Photo courteous of Creative Commons
All across America, communities and their residents are concerned about the heightening erosion around them. This erosion is affecting houses, roads and commercial buildings. However, what has come out of the complaints, may just worsen more issues within the country.
Early in the morning on Monday, Nov. 15, President Joe Biden signed a $1.3 trillion bipartisan infrastructure bill, as stated by press officials in their conference with USAToday. As the bill goes into effect, there are conversations about how the bill may inflict more damage upon the country when it comes to taxes, debt, wages and even where the money is going. Whether it may be helpful to the nation is still to be seen.
During Biden’s signing event, he confirmed what exactly is held within the bill. Biden also confirmed how long the bill will last, how he believes it will affect the country, as well as where the money is being taken from and where it will be spent. The five year spending package will spread unspent COVID-19 relief aid and $53 billion in unemployment insurance aid some states have halted through eight different infrastructure regions.
Personally, I disagree with how the bill is using all unspent relief money that could go towards more important items such as homeless shelters, the education system and even state governments. As stated by Prof. Christelle Khalaf in an interview with NPR news, “The immediate impacts are going to be probably felt in the construction industry. There’s going to be a bunch of jobs there. Some reports estimate that it’s going to be 1 million jobs over a five-year time period.”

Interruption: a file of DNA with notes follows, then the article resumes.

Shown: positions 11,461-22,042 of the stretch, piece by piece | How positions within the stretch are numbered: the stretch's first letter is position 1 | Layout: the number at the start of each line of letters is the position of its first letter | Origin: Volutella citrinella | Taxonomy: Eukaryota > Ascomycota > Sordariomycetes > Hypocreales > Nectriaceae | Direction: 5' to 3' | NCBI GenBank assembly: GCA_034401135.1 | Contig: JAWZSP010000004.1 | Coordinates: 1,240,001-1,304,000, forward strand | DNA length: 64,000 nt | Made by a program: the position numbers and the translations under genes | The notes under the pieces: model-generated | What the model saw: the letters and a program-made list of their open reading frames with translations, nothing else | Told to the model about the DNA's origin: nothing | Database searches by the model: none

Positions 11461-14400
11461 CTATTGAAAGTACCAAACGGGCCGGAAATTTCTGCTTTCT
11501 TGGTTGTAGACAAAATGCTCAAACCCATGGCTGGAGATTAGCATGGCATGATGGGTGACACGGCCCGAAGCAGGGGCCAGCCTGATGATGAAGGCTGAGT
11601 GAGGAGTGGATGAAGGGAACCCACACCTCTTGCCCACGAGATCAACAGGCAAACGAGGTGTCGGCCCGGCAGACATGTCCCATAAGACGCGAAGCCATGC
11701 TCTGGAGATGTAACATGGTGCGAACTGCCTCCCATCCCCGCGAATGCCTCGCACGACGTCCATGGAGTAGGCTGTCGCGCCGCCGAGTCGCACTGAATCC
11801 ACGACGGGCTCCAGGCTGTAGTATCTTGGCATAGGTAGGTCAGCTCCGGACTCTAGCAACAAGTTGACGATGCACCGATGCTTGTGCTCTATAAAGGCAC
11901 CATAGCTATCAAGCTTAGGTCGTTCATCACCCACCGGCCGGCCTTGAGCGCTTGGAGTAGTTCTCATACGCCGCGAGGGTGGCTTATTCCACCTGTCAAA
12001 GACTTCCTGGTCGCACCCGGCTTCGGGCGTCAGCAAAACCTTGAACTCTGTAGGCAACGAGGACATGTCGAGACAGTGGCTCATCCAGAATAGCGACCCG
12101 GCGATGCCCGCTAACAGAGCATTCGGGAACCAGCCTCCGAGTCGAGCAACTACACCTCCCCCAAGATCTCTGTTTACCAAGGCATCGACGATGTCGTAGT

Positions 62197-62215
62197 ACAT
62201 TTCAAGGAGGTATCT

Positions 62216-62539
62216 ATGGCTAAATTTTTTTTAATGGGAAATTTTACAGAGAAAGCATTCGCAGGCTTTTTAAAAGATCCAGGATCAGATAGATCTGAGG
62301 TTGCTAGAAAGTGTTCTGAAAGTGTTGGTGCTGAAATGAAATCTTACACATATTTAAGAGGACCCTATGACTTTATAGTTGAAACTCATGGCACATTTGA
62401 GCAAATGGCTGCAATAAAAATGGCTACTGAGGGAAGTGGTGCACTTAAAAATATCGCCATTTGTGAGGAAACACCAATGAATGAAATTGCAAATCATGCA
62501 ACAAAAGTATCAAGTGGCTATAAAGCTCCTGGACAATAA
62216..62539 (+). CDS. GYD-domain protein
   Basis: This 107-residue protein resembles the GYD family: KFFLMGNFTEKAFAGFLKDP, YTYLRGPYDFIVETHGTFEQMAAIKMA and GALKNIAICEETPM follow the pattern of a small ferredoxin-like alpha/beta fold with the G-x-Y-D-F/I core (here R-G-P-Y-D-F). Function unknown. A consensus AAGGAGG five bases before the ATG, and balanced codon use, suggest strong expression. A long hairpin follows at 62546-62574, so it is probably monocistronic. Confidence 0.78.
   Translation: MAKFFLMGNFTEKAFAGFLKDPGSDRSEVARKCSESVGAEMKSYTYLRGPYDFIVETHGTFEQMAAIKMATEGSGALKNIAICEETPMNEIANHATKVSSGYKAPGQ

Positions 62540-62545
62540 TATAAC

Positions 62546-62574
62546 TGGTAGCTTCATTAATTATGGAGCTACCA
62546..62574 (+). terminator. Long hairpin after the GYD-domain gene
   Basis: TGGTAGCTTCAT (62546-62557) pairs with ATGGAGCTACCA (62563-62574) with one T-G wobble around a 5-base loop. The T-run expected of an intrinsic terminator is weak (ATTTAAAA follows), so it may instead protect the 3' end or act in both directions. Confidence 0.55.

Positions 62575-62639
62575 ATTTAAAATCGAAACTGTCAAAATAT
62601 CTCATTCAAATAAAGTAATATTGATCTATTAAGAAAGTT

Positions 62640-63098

Sadly, wherever there are positives, negatives also lurk. With the arrival of more open jobs across the nation, there may not be enough qualified personnel to fill the positions. In the long run, this may just set back the progress of advancements within the industry. If construction starts in large cities but has to be delayed or ended, it will only extend the length of time that roads or other key assets to the city will be shut down. An example is the 60th and L road construction here in Omaha, which started in August and isn’t expected to end until the end of November. Thus, this causes a chain reaction that will hurt the local economies, with family-owned businesses and even large companies. Their employees may not be able to get to work, and for companies like Amazon or FedEx, these changes may delay how long it takes shipments to arrive and be delivered. Personally, from experience while living all across the country, I can say that construction may be good in the long run but is never enjoyable while it happens. I’ve sat through single-lane roads. I’ve had to change where I go for medical and other important meetings or such directly because of a construction project that isn’t truly being worked on as it should be.
For the long-term effect this bill has on the United States, and possibly the world, we won’t know until it happens. However, for now, we can safely say that this is one of the most controversial, yet possibly important and economically helpful bills. This deal can introduce jobs, higher housing incomes and even better living, but it can also introduce negatives such as fewer workers, less money going towards schooling and helping those in need